Successful Scientific Writing is a one-credit course offered through the Graduate Summer Session in Epidemiology. While most of the one- and three-credit courses in the summer session are those typically provided in the graduate programs for this discipline, the goal of this course is for future professionals to “learn how to communicate the findings of their research and investigations more effectively and expedite publication of their manuscripts.” For more information about this course visit the Summer Session website.

Human Genetics

A variety of educational and clinical opportunities are integral to their genetic counselor training program. These include the Human Genetics Retreat which is held each fall. All faculty and students in the department participate in this annual weekend retreat. This annual event brings together the research and clinical sections, and focuses on events supporting both professional and personal development (e.g., grant review, poster presentations, career options). Alumni are included and the run a seminar.

Industrial and Operations Engineering

The curriculum for doctoral education in Industrial and Operations Engineering Department prepares graduates for research careers in academia, government, and the private sector. The three-course series (IOE 800, 801, 802), required for all IOE Ph.D. students, is a structured introduction to research opportunities, methods, and proposal writing. The 800 course includes writing an NSF Graduate Fellowship proposal as a required activity. All domestic students are encouraged to apply for the NSF Fellowship and many of their applications have been funded. Although international students are not eligible to apply for the fellowship, they still must complete the two-page NSF research proposal as a part of the 800 course.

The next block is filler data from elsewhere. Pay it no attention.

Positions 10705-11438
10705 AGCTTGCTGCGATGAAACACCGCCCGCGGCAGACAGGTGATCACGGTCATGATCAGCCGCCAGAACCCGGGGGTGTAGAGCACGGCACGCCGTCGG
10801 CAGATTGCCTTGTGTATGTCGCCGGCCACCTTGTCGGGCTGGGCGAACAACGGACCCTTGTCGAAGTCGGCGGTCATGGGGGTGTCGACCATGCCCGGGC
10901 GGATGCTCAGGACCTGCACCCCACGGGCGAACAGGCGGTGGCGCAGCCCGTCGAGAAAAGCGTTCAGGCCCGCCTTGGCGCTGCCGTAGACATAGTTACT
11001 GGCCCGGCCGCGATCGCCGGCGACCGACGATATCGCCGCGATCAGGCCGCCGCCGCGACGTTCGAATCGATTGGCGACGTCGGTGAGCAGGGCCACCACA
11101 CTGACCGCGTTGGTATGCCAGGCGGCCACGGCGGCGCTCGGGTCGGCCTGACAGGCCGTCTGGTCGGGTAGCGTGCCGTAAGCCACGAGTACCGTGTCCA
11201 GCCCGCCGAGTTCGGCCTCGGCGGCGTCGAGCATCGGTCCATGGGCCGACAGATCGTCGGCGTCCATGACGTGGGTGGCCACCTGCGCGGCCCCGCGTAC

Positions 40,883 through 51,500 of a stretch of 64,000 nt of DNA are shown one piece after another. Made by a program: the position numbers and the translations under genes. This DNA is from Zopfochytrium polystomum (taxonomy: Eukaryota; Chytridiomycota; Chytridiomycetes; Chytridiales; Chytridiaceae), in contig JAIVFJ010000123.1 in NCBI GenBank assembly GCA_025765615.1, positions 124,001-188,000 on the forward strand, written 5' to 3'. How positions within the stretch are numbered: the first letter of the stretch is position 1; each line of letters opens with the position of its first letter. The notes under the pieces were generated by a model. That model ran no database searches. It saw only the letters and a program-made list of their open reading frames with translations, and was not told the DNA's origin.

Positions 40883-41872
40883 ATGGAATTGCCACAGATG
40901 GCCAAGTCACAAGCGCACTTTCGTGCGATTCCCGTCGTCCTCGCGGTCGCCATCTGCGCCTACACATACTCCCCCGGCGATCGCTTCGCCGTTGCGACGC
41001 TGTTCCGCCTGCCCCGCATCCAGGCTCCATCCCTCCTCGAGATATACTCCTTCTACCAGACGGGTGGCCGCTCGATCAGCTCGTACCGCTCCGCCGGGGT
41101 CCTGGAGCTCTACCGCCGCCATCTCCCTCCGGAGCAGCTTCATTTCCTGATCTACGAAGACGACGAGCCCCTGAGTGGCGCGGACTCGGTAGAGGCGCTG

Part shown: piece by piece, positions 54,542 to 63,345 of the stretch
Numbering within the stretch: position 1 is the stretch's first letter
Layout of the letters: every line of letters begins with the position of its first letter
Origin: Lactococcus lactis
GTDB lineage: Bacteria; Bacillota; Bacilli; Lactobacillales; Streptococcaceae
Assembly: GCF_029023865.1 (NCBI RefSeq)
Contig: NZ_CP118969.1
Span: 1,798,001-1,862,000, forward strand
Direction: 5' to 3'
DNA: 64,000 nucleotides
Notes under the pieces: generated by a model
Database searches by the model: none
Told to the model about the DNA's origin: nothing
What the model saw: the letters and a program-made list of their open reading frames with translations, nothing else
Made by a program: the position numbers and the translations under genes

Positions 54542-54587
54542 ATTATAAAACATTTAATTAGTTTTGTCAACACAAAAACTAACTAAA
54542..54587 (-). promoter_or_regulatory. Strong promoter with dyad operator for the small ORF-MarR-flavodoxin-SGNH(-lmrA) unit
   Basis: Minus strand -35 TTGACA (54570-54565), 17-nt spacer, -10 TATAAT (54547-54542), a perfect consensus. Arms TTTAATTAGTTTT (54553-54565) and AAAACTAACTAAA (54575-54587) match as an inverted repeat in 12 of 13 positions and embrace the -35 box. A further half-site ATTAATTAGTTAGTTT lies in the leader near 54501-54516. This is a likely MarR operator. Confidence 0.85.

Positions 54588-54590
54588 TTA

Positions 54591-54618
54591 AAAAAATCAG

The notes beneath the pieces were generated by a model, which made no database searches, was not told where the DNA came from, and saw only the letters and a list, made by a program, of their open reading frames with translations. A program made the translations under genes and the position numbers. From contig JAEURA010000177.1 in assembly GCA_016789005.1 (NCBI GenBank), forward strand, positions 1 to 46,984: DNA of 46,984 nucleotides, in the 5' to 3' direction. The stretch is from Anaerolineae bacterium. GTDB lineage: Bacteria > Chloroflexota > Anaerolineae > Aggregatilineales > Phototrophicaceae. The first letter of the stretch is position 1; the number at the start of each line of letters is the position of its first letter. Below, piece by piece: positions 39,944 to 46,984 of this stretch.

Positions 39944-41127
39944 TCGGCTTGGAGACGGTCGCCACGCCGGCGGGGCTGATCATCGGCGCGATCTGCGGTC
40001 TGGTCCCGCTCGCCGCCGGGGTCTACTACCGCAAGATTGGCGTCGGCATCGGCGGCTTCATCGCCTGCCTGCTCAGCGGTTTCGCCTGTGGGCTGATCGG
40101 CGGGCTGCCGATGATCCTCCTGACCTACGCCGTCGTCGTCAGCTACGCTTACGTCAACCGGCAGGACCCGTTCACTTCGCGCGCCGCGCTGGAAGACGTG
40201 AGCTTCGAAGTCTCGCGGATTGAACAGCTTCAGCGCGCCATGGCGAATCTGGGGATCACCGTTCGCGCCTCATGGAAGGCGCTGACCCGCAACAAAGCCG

Landscape Architecture

The School of Natural Resources and Environment offers a Landscape Architecture Job Shadowing Program for their Landscape Architecture students for 3-5 days during spring break.

Macromolecular Science and Engineering

TechCom 610: Dissertation, Dissertation Proposal, and Thesis Writing is a course open to all students, domestic and international, who are writing their dissertations, dissertation proposals, or theses. Topics include: writing guidelines and their scientific base for problem definition and literature review; argument structures for the discussion of problems criteria, methodology, results, and conclusions; selection and ordering of information; editing visual aids; and special grammatical problems. This course provides some group instruction and some individual instruction. Because the instructor and assistants work with students on their own dissertations, those who enroll must have draft material ready for discussion and revision. Students can take this course up to two times as the one free course available to them when they register as a Ph.D. candidate with MacroSE 995.